Keywords

Central line associated-BSI
ICUs
nosocomial blood stream infections
secondary bacteremia
trauma

INTRODUCTION

Nosocomial blood stream infections (BSIs) are a common and potentially life-threatening problem in intensive care units (ICUs) of hospitals worldwide.[1] They increase the length of stay and mortality in the ICUs. An estimated 2,00,000 to 3,00,000 cases occur each year, with mortality rates varying from 17.5%-50%.[2] The prolonged use of intravascular catheters and its improper management is a major risk factor for development of nosocomial BSIs.[34] Furthermore, respiratory, urinary tract, wounds, and gastrointestinal infections can contribute to BSIs.[25] The worldwide increase in the incidence of nosocomial BSIs is mainly attributed to the increased use of invasive devices and aggressive drug therapy along with increased frequency of invasive procedures.[6]

It is important to identify and track the source of all BSIs in order to understand the epidemiology of nosocomial BSIs and prioritize preventive efforts. Early detection of pathogens and determination of their susceptibility are essential for the optimization of treatment. Variability between hospitals in different countries is substantial and requires continuous analysis of local trends. Therefore, intensive surveillance is essential to decrease morbidity and mortality of nosocomial BSIs.[67] India has a high prevalence of antimicrobial resistance in hospitals.[8] Therefore, it is essential to intensify preventive efforts for nosocomial BSIs.

Trauma patients are usually middle aged males, with few, if any underlying illnesses, making them a unique cohort of patients predisposed to hospital acquired infections. The epidemiology, risk factors, preventive, and management efforts of central line associated BSIs (CLA-BSIs) are very different from secondary BSIs, wherein the source of BSI needs to be treated. With this aim, we studied the epidemiology of BSIs at a level-I Trauma Care Centre of All India Institute of Medical Sciences (AIIMS, New Delhi) hospital. The study evaluates the prevalence of primary versus secondary BSIs, causative microorganisms, antimicrobial resistance, and outcome in trauma patients.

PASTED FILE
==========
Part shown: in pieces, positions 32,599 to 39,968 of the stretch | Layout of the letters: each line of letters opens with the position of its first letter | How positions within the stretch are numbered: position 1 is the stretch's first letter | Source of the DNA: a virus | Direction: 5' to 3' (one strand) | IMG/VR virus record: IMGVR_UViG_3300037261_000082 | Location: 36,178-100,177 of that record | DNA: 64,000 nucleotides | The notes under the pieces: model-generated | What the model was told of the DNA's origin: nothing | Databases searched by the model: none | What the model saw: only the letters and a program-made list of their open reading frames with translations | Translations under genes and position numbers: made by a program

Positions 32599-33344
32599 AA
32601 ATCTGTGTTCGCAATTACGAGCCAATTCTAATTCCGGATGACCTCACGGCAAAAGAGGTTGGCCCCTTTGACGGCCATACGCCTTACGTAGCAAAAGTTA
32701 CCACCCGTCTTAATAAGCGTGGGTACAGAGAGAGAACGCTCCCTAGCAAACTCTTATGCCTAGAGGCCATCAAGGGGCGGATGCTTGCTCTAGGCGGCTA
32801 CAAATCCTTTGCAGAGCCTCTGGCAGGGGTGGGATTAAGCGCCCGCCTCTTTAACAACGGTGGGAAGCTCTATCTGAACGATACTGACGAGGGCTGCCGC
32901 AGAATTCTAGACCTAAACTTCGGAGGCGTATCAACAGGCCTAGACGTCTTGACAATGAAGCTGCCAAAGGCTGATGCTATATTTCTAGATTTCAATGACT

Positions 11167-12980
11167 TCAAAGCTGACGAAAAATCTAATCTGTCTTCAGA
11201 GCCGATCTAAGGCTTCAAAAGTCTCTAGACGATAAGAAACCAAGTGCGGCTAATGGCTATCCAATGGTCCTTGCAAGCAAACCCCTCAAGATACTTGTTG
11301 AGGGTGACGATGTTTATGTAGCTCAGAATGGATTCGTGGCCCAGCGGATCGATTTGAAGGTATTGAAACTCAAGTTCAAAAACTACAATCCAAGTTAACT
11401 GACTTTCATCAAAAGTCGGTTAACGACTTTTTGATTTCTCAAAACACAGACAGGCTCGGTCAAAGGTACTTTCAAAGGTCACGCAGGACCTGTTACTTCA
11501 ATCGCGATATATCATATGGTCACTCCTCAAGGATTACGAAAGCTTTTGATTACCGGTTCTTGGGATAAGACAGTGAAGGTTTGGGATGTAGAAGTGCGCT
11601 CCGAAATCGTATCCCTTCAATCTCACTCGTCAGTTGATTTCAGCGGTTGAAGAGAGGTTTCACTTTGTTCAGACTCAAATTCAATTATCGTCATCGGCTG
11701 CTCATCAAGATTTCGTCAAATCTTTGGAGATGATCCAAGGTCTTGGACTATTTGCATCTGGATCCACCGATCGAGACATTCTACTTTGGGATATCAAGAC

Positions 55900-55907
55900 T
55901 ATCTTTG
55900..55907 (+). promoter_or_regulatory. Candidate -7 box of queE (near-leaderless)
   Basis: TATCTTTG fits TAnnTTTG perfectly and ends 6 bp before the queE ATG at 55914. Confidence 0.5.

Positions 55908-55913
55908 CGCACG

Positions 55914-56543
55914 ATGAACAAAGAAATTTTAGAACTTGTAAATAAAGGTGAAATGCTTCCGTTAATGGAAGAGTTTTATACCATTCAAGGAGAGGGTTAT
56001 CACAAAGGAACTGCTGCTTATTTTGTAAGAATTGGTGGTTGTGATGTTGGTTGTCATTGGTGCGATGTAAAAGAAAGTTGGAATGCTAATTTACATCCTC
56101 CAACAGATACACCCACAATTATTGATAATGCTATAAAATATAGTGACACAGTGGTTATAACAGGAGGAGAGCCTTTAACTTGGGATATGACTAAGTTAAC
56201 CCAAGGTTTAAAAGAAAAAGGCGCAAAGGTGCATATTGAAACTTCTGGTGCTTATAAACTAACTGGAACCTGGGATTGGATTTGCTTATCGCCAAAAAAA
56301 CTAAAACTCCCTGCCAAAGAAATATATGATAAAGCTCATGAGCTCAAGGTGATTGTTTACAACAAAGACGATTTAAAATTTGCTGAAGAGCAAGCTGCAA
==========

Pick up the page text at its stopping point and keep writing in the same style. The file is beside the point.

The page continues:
MATERIALS AND METHODS

Hospital setting

The Jai Prakash Narayan Apex Trauma Centre (JPNATC) is the first level-1 Trauma Centre of India, where patients from all over India are referred. The Trauma Centre is a part of the AIIMS hospital, which itself is a 2,200-bedded, tertiary, referral, and teaching hospital of India. Of the total 152 beds in the Trauma Centre, 32 are ICU beds. A total of seven nurses function as full time Hospital Infection Control Nurses (HICNs) for the 152-bedded center and one data entry operator is specifically designated for surveillance work. A targeted surveillance of device-associated infections (DAIs) like ventilator-associated pneumonia (VAP), CLA-BSI, and catheter-associated urinary tract infections is being done based on the definitions proposed by Center for Disease Control and Prevention's National health care safety network (CDC's NHSN).[910] The HICNs visit every patient in the ICUs and record all the relevant details to diagnose a particular DAI. Recently, the surveillance for all DAIs has been switched over to an automated electronic format, with the help of an indigenously developed software.[11] All the the details are thus entered onto the software. All the basic demographic, clinical, radiological, and laboratory findings are extracted from the existing hospital/laboratory information system (HIS/LIS). The calculations and analysis of rates are done by the software.